According to Bloomberg, the EU authority said in a questionnaire released earlier this month that it has concerns that Libra could create “possible competition restrictions” on the information exchanged and the use of consumer data.
In addition, the EU said regulators are also looking into the possible integration of Libra-backed applications into Facebook services, including WhatsApp and Messenger, with a specific focus on the governance structure and membership of the Libra Association.
Facebook and the commission both declined to comment on the investigation.
Facebook has said it will release Libra sometime in 2020. The social media giant’s plan has brought out a multitude of regulators, lawmakers and leaders around the globe who are concerned that the cryptocurrency won’t be regulated closely enough and could potentially upend the global financial market.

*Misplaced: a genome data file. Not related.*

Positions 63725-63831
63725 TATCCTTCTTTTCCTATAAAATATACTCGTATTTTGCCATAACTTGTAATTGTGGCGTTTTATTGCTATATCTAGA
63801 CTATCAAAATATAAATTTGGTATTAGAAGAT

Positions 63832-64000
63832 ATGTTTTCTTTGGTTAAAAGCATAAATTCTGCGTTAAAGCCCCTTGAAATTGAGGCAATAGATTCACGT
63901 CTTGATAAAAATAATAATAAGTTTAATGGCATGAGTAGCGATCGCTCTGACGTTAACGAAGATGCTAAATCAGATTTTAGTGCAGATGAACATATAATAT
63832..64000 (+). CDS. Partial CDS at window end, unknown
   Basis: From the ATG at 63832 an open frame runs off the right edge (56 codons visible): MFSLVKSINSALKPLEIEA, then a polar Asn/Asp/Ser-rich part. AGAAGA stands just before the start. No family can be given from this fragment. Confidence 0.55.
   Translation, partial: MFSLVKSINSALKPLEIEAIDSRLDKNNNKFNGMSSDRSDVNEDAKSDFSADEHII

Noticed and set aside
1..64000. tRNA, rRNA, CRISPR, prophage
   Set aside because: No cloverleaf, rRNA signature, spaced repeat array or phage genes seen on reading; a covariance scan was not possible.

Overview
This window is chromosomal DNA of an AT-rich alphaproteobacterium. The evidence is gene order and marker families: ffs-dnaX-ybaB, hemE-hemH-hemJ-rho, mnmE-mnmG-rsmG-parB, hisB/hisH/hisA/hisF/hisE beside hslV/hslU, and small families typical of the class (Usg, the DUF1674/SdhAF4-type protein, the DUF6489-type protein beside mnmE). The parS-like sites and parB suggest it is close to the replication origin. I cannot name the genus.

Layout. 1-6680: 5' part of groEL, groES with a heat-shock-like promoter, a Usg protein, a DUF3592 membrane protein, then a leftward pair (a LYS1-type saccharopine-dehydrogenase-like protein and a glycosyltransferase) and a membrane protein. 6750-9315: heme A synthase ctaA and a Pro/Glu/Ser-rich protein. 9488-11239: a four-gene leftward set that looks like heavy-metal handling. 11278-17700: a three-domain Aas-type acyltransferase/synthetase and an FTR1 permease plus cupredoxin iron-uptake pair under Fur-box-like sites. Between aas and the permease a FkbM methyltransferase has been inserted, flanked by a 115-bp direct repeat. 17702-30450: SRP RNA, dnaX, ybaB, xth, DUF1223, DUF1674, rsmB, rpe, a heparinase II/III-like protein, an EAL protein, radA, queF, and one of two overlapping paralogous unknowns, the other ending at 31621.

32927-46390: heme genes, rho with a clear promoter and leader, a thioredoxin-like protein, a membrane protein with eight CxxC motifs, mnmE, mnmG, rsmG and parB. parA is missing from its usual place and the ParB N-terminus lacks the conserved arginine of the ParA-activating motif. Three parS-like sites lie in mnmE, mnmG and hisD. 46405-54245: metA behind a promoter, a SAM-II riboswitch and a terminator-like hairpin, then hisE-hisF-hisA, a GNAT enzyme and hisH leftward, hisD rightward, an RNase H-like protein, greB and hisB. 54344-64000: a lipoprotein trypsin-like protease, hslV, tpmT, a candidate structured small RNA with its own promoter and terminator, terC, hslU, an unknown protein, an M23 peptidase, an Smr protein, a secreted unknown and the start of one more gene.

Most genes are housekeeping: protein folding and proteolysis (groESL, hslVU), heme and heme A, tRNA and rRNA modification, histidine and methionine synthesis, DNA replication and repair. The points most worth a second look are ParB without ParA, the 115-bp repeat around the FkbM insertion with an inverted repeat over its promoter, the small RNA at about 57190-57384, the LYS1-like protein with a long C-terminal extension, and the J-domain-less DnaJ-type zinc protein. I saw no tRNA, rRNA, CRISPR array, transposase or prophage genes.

During an upcoming visit to Switzerland, a group of six U.S. lawmakers, led by Rep. Maxine Waters, will hold a meeting with Swiss Federal Data Protection and Information Commissioner (FDPIC) Adrian Lobsiger.
Earlier this month, the Information Commissioner’s Office (ICO) in the U.K. said it sent out a statement to Facebook and 28 other outfits asking for more information about the Libra project. The agency wants to ensure that Facebook will only ask for the minimum amount of the required data and that the company uses a transparent process. It also wants more information on how the data will to be shared between members of the Libra network.
The ICO statement was signed by authorities in Europe, Africa, Australasia and the Americas.
While recently being grilled by the U.S. Senate, David Marcus, Facebook’s head of blockchain projects, confirmed Facebook’s commitment that it would not look to bring Libra online in the U.S. without regulatory support.